Clever strategy wins Nyblaeus/Welch rain-shortened Masters Three Hours at Magny-Cours
In a race that was cut short after two hours and 15 minutes due to ever-worsening conditions, Nils-Fredrik Nyblaeus and Jeremy Welch used a clever strategy to win the Masters Three Hours at Magny-Cours. The Anglo-Swedish Healey 3000 pair had a full lap in hand over the Andrew Haddon/Mark Martin Lotus Elan and the Billy Bellinger/Keith Ahlers Morgan SLR, the podium finishers proving that lightweight machines were the cars to have in weather like this.
Nyblaeus and Welch were the only ones among the leaders to take full advantage of a lengthy safety-car period that began 18 minutes into the race and lasted until a full hour of the race was run. With the safety car slowing down to a crawl in order to pick up all the cars, Nyblaeus was brought in for refuelling and an early driver change after 45 minutes, after which Welch managed to rejoin the field while remaining on the same lap. When the rest of the field pitted under green at the halfway mark, Welch picked off each and every one of them while himself revelling in the conditions. When the red flag was waved after two hours and 15 minutes, the field having again circulated behind the safety car for half an hour, the Healey was still in the lead.
“We were the first people to do refuelling and a driver change under the safety car”, said Welch, “and that was the plan all along. I’m surprised no-one else thought of that! And I must say that these conditions are perfect for a Healey…”
“What a strategy!” said Ahlers, who was still amazed by what the Welch boys had thought of. “Just when I realised what you had done it was too late to do it ourselves, as the safety car had speeded up again…”
Mark Martin was equally full of praise. “That safety car went slower and slower, and allowed you to stop and join the queue still on the same lap. Brilliant!”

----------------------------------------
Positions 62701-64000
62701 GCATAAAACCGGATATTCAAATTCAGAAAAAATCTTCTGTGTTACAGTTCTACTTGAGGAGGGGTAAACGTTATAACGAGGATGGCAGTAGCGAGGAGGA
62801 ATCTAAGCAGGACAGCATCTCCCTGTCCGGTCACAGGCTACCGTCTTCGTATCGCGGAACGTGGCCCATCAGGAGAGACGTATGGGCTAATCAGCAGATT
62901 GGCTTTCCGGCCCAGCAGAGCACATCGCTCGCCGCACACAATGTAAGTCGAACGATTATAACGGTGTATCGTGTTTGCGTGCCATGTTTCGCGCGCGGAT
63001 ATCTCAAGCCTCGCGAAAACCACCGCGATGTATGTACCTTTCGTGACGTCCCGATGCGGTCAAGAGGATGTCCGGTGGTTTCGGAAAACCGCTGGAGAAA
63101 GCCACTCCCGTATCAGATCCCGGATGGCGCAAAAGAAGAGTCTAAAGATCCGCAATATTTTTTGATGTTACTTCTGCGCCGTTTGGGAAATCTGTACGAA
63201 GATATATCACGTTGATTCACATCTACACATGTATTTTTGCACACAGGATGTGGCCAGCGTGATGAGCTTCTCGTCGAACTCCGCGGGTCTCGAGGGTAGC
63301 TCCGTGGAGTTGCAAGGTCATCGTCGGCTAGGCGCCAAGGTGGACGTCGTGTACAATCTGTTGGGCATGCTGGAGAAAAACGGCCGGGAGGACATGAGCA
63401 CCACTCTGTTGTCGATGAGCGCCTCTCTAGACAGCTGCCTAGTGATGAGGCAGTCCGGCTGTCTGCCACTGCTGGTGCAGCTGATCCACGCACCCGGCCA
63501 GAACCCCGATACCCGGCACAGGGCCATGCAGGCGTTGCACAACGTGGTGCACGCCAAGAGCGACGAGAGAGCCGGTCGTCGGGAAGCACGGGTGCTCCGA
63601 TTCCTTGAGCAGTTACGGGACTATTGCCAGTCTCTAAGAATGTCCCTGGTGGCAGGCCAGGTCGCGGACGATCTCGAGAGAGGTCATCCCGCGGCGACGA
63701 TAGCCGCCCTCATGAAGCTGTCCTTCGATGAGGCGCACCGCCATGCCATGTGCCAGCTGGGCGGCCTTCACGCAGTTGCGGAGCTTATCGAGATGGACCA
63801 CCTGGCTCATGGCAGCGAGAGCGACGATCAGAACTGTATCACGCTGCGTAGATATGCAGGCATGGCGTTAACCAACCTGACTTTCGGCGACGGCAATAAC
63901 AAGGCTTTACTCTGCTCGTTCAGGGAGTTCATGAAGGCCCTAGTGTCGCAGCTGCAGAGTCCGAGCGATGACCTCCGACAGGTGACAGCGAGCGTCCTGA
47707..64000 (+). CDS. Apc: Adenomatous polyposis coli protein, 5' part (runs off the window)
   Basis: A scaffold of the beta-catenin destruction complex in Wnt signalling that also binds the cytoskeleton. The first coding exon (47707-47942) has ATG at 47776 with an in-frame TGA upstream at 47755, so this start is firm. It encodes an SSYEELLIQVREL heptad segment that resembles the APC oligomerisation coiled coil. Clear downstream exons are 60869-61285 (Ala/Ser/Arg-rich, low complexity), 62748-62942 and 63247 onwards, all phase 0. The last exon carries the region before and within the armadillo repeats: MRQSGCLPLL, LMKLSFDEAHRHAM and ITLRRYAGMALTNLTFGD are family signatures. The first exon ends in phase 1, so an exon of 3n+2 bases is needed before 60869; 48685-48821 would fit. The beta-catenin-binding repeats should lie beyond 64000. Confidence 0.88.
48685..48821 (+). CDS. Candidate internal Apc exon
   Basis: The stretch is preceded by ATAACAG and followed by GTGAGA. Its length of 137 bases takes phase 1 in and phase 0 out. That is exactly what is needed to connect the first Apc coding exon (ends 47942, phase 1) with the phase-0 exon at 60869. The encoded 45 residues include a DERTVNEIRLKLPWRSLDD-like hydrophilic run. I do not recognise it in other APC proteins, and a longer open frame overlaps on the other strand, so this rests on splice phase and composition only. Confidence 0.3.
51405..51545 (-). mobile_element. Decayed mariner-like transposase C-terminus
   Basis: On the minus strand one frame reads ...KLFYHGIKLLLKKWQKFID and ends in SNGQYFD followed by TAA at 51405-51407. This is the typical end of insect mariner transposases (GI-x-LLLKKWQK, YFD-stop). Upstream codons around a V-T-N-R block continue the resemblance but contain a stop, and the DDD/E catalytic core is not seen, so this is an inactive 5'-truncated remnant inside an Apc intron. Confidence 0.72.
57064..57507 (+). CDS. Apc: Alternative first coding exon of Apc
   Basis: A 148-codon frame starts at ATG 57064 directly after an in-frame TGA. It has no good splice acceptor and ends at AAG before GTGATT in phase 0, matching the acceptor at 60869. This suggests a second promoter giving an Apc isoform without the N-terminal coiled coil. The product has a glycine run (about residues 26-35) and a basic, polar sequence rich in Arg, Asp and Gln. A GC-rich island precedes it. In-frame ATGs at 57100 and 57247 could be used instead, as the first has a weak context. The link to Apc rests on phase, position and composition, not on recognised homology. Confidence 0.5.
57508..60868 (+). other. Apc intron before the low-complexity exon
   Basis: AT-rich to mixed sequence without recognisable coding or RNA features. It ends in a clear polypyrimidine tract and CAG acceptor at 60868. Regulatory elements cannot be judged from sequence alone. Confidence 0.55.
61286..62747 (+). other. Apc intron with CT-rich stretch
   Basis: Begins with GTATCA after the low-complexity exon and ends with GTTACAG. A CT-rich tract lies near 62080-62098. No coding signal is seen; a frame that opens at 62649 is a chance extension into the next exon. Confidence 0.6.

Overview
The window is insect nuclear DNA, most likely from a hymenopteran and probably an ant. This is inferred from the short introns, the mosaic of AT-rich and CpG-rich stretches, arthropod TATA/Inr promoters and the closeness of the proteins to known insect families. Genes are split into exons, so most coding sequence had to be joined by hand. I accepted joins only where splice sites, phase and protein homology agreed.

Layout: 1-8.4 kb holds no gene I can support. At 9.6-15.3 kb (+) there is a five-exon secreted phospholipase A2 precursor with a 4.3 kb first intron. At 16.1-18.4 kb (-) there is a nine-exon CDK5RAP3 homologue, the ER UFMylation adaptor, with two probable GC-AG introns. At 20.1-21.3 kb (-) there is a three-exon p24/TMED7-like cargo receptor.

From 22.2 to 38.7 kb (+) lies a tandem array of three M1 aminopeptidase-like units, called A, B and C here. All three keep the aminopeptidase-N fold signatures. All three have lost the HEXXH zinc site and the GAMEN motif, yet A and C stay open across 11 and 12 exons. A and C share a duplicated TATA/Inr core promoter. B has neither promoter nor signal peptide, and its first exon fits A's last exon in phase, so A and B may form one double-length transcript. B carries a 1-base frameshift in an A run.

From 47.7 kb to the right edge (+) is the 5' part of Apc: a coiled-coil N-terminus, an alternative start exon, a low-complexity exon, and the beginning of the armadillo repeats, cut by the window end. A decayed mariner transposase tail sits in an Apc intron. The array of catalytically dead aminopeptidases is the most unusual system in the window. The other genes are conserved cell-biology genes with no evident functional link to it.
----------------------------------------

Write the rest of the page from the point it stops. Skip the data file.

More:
The pole-sitting Ford GT40 of Alexander van der Lof and Karsten Le Blanc was the pre-race favourite, the Dutch pair bringing out Hans Hugenholtz’ car for a Spa Six Hours rehearsal. However, with Van der Lof at the wheel, the car was quickly swamped by Andrew Haddon’s nimbler Elan, with Danny Gibson also charging past in Gibson Motorsport’s brand-new Shelby Cobra Daytona Coupé. After four laps, Bellinger took third from Van der Lof, before the Dutchman took the place back after the first safety-car period. Their order changed yet again during the driver changes but Le Blanc was unable to do anything against Ahlers in the ten minutes of racing that were given to them before the second safety-car period was called. Just one minute before that, Paul Gibson retired the Cobra Daytona Coupé from fourth place.
In the CLP class, Haddon and Martin were the clear winners, as the other quick Elan of Graham Wilson and David Pittard was hampered by a lengthy unscheduled pitstop. It still finished ahead of the Ron Maydon/Mike Wrigley Ginetta G4R, though, in sixth and eighth overall respectively.
Apart from the Gibsons’ Cobra Daytona Coupé, the big V8 cars didn’t figure in this wet race. The Jose and Brady Beltramelli Chevrolet Corvette proved quickest by finishing in fifth overall, while the Chris Chiles Sr & Jr AC Cobra’s challenge was blunted by a series of stop-and-go penalties.
Pietro Vergnano and Manfredo Rossi were the clear victors in the race between the Porsches, the Italians using a similar strategy to the winners to finish seventh overall and claim C1 class honours from Steve Jones and Robert Barrie’s Porsche 911.
Nicholas Ruddell and Robert Crofton won the touring-car class in their Ford Mustang, having fought with the similar Mustang of Ghislain Borrelly and Charles de Villaucourt all race.